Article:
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Tax Filing Tips for 2012 Taxes

The New Year has brought with it new tax legislation. Some of the changes will affect your 2012 taxes, while others won’t kick in until tax years 2013 through 2017. Minimizing your potential income tax liability requires a regular review of your financial picture and the current tax strategies available to you. In fact, tax planning can be a year-round activity.
Although your tax picture is unique to you, there are steps you can take now to ensure that you are better prepared to file your 2012 taxes.
• Organize your 2012 tax file. Keeping complete records may help you save money, especially if it prevents you from having to hunt down or recreate information. In addition, your tax professional will appreciate having the necessary materials on hand.
• Update your name and address. If you moved or changed your name in 2012, be sure to update this information with all mediums that relate to your taxes, including with:
o Former employers
o Banks and lenders
o Brokerage firms
o The Internal Revenue Service and state tax agency
o Investments and trusts
o The Social Security Administration
Neglecting to do so could delay the receipt of necessary documentation you need to file your tax returns.
• Review IRA opportunities. If you haven’t maxed out contributions to your retirement accounts, it’s not too late. For traditional, SEP, and SIMPLE IRAs, as well as 401(k)s, the deadline for 2012 contributions is April 15, 2013 (extensions may apply). Remember: Contributing more to pretax retirement accounts lowers your taxable income—and thus your tax burden—for the year, which could increase your refund or decrease the amount you owe.
• Use up your flexible spending account (FSA). Hand in medical receipts from doctors, dentists, clinics, therapists, and pharmacies. If you find that you haven’t spent enough to get all of your deductions back, contact your plan supervisor or payroll department to see if you have any extra time to do so; the deadline is generally around March 15.
• E-file your return. E-filing is not only an environmentally friendly way to file your taxes, but it’s also a faster way to receive your refund. You can even choose to have your refund direct-deposited into your bank account, so you don’t have to worry that your check will be lost in the mail.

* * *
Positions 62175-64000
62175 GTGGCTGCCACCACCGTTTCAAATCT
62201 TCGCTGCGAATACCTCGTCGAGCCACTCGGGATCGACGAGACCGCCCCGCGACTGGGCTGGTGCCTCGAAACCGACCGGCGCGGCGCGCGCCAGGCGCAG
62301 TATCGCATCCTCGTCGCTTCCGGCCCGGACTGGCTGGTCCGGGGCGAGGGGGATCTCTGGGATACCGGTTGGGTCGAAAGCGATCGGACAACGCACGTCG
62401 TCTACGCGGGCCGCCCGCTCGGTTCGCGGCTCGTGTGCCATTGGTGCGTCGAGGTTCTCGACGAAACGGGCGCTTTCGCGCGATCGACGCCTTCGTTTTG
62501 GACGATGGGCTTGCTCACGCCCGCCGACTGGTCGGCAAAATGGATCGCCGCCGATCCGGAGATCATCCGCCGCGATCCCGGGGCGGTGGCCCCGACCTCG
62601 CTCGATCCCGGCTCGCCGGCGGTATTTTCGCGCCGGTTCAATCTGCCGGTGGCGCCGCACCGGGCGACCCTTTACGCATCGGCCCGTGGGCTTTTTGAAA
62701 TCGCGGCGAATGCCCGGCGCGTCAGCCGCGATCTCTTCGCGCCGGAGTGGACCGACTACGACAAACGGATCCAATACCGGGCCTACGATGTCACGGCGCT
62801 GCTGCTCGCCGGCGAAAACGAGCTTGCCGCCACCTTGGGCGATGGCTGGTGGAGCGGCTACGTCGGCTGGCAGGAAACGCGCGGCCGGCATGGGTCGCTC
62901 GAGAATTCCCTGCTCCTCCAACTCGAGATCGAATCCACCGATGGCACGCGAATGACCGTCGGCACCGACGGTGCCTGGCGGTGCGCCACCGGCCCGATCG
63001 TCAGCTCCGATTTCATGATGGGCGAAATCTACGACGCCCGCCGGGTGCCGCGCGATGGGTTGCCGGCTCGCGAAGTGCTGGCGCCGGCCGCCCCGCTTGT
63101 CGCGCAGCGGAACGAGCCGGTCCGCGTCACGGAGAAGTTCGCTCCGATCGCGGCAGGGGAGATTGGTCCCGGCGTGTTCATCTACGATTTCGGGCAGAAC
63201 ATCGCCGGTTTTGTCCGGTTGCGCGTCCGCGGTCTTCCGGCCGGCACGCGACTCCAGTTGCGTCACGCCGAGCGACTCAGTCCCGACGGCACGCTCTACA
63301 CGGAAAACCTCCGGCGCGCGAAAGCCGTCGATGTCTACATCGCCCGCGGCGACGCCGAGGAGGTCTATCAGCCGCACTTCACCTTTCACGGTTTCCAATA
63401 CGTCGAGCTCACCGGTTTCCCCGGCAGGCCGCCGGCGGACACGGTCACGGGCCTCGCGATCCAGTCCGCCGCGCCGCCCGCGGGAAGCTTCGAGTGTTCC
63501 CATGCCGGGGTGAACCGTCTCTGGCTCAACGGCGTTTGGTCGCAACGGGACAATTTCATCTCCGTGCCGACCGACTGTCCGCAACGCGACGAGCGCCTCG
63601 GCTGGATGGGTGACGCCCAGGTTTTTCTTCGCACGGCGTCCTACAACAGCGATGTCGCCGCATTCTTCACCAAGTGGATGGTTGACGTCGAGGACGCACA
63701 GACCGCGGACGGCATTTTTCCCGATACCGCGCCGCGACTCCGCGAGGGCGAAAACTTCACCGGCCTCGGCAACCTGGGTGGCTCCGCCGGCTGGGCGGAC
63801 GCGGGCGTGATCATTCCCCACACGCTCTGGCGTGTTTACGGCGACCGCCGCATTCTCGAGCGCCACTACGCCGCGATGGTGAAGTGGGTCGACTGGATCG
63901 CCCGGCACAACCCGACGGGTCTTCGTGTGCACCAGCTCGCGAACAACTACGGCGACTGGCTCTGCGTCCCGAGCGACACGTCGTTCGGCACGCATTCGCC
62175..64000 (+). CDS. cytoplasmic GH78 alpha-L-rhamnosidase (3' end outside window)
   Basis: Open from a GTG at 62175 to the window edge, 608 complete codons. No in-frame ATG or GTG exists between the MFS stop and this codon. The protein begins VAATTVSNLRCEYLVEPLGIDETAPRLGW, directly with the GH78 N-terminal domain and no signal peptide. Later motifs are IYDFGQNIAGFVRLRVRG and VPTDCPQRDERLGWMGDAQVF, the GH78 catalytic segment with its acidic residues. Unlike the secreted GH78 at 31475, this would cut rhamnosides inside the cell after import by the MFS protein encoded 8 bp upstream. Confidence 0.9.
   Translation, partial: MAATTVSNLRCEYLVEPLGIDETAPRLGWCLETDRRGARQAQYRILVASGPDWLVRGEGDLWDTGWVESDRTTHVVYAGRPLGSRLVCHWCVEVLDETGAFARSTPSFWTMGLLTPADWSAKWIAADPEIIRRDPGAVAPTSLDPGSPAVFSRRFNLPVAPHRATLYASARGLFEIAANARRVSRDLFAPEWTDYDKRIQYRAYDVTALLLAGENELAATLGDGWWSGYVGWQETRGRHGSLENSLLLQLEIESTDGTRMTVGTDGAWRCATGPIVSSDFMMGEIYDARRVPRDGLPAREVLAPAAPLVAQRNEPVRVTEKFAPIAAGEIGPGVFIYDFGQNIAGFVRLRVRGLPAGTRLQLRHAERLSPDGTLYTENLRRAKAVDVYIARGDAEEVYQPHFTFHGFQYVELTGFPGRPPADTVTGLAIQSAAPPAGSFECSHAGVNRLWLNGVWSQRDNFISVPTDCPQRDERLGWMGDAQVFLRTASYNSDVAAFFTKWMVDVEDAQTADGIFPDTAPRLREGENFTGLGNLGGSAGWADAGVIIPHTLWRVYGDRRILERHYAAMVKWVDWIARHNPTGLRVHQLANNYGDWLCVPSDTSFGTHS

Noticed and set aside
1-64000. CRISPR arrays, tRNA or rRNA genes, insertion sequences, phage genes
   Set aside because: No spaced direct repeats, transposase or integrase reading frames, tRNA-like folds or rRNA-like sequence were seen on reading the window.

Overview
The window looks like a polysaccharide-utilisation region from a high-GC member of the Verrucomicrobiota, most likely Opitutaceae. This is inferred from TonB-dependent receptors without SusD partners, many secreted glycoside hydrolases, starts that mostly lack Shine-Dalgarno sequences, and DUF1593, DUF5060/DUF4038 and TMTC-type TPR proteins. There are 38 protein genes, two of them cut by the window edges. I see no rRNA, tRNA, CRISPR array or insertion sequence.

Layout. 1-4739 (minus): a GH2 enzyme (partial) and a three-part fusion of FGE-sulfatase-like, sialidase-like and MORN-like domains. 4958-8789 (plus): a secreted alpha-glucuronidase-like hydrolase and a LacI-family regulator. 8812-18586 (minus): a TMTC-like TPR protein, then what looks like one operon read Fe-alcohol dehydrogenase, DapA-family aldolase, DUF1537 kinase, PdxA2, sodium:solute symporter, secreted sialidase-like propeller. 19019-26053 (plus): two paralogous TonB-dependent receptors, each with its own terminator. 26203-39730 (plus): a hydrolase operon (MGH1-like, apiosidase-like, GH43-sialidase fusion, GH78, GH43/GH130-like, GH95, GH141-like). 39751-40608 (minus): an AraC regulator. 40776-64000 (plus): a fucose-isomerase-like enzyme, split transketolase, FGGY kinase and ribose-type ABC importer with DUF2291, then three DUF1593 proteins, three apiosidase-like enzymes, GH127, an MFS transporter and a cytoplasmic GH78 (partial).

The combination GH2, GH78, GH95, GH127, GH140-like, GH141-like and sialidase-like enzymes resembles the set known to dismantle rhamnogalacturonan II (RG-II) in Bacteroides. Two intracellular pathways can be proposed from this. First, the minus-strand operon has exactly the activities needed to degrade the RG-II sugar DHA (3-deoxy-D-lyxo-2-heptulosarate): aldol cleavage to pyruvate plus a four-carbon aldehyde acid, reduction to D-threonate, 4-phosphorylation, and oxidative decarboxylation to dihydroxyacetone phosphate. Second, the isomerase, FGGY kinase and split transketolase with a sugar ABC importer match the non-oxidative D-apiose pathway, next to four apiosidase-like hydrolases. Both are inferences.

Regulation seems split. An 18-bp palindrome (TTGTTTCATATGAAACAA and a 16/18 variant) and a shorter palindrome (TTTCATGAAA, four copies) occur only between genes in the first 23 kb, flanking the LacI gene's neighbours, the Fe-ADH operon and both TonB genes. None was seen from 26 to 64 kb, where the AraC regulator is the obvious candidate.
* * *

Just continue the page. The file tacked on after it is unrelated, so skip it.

• Notify the IRS if you fell victim to identify theft in 2012. The IRS will provide you with an Identity Protection Personal ID Number (IP PIN) and flag your account. The IP PIN will serve to verify your tax return and protect your refund.
Mistakes to avoid
Every year, many Americans make easily avoidable mistakes on their tax returns:
• Claiming the wrong status. When filing your return, you cannot simply choose either single or married. If you are married, you have to indicate whether you are filing separately or jointly. Claiming the wrong status may limit your eligibility for tax credits.
• Failing to use the correct forms and schedules. Using the incorrect forms and schedules can delay the approval of your return—and it could increase your chance of getting audited.
• Not signing and dating the return. If you fail to sign and date the return, the return is considered unfiled. Unfiled tax returns are subject to many penalties and interest on taxes you may still owe. This also applied to e-filed returns, which require a PIN for an electronic signature.
• Failing to report all income. Unreported income has come under heavy scrutiny recently, and it could even lead to civil and criminal sanctions. The IRS now considers all deposits into any of your accounts as income, unless you can show that they are not. Be sure to keep a detailed record of any and all income you receive.
Taking advantage of these tips can be key to a more efficient tax filing process, but the most important step you can take is to get started. Being proactive is always better than procrastinating. Happy filing!
Harsh “Harry Mehra is a financial advisor located at North Point Wealth 11675 Great Oaks
Way, Alpharetta, GA 30022. He offers securities and advisory services as an Investment Adviser Representative of Commonwealth Financial Network®, Member FINRA/SIPC, a Registered Investment Adviser. He can be reached at 678-990-0019 or at

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